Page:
Honduras leader rails against ineffective drug war

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UNITED NATIONS (AP) — The president of Honduras blamed the flight of migrant children to the U.S. on a drug war his country didn't start and demanded the world pay as much attention to displaced Central American families as it does to those terrorized by wars elsewhere.

In an impassioned speech before the U.N. General Assembly, President Juan Orlando Hernandez railed against international drug policies he said lunge incoherently between "proposals based on legalizing drugs on the one hand" and others "based on waging a ceaseless war on all fronts without regard to the costs."

He urged the world to agree on an international strategy and proposed creating "a multinational force" to fight drug trafficking cartels "just like the one that this morning, President Obama asked for to confront radical fundamentalists."

"Today, we talk about what is happening in other regions to children, young people, families displaced by war, violence and radical extremists," he said. "But little is said about the situation of thousands of families in the northern triangle of Central America."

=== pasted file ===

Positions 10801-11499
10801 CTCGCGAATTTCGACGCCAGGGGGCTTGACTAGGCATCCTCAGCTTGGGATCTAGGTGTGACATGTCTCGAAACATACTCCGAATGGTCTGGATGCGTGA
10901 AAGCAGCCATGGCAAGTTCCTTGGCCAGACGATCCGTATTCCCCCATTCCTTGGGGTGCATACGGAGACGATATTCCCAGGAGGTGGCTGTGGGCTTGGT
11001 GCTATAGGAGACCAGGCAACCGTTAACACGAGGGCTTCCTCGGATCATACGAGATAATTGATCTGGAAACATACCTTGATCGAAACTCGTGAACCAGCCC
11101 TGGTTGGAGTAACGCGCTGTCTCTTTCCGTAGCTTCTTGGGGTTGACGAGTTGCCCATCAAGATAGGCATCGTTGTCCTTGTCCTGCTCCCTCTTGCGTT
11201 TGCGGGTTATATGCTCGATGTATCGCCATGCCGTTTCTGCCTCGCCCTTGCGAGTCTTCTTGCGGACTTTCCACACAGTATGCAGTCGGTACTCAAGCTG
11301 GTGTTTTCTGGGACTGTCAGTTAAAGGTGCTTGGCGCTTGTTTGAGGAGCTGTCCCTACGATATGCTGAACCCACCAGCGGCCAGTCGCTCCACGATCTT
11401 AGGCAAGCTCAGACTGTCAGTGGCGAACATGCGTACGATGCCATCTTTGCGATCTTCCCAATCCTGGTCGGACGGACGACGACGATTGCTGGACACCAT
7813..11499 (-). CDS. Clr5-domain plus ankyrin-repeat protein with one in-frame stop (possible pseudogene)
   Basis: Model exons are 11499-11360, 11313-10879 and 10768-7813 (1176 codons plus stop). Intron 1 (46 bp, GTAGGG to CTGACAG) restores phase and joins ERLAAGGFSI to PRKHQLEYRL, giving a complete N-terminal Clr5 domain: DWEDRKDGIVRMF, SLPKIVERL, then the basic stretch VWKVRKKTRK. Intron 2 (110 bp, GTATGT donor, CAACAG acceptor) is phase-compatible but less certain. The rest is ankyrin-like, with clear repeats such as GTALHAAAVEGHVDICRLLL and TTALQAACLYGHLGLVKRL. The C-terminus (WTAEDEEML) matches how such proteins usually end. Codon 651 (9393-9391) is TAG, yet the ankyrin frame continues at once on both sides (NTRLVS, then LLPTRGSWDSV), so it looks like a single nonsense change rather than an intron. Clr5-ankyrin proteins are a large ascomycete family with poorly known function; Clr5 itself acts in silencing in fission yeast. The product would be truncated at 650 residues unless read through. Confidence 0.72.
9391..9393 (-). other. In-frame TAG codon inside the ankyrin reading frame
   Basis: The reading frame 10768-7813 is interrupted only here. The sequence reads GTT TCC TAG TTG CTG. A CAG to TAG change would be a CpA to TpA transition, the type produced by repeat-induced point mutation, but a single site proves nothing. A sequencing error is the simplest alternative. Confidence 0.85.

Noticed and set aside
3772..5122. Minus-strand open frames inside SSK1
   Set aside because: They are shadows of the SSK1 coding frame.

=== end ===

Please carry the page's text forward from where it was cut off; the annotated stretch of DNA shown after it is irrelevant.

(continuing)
Tens of thousands of unaccompanied minors crossed from Mexico to the U.S. earlier this year, in an unprecedented surge. Many were from Honduras, which has the world's highest homicide rate for a country not at open war. Some were fleeing recruitment attempts and death threats from vicious gangs or trying to reunite with family members. But some were also drawn by confusion over U.S. immigration policies and rumors that once in the U.S., they would be allowed to stay.

Hernandez blamed their flight "on violence caused by drug trafficking through our territory, poverty and lack of opportunities."

"What is the difference between those displaced by violence in other regions and those displaced by violence generated by drug traffickers and organized crime?" Hernandez said. "The difference is that those displaced, thousands of families, boys and girls, are knocking on the doors of the U.S."

He said Honduras, a key transit point for drugs, has been caught in the middle of drug-producing nations and major consumers, such as the U.S.

"Our territory is now one of the principle battlegrounds of a war that is not ours. A war that we didn't start, whose strategies are decided outside Honduras," he said.

Weeks before he was elected president in January, Hernandez, as president of Congress, pushed through legislation to create a new military police force that has taken over many security duties in Honduras. His government also extradited a suspected drug trafficker to the U.S. for the first time, a move the U.S. said was a sign Hernandez intends to crack down on drug trafficking.

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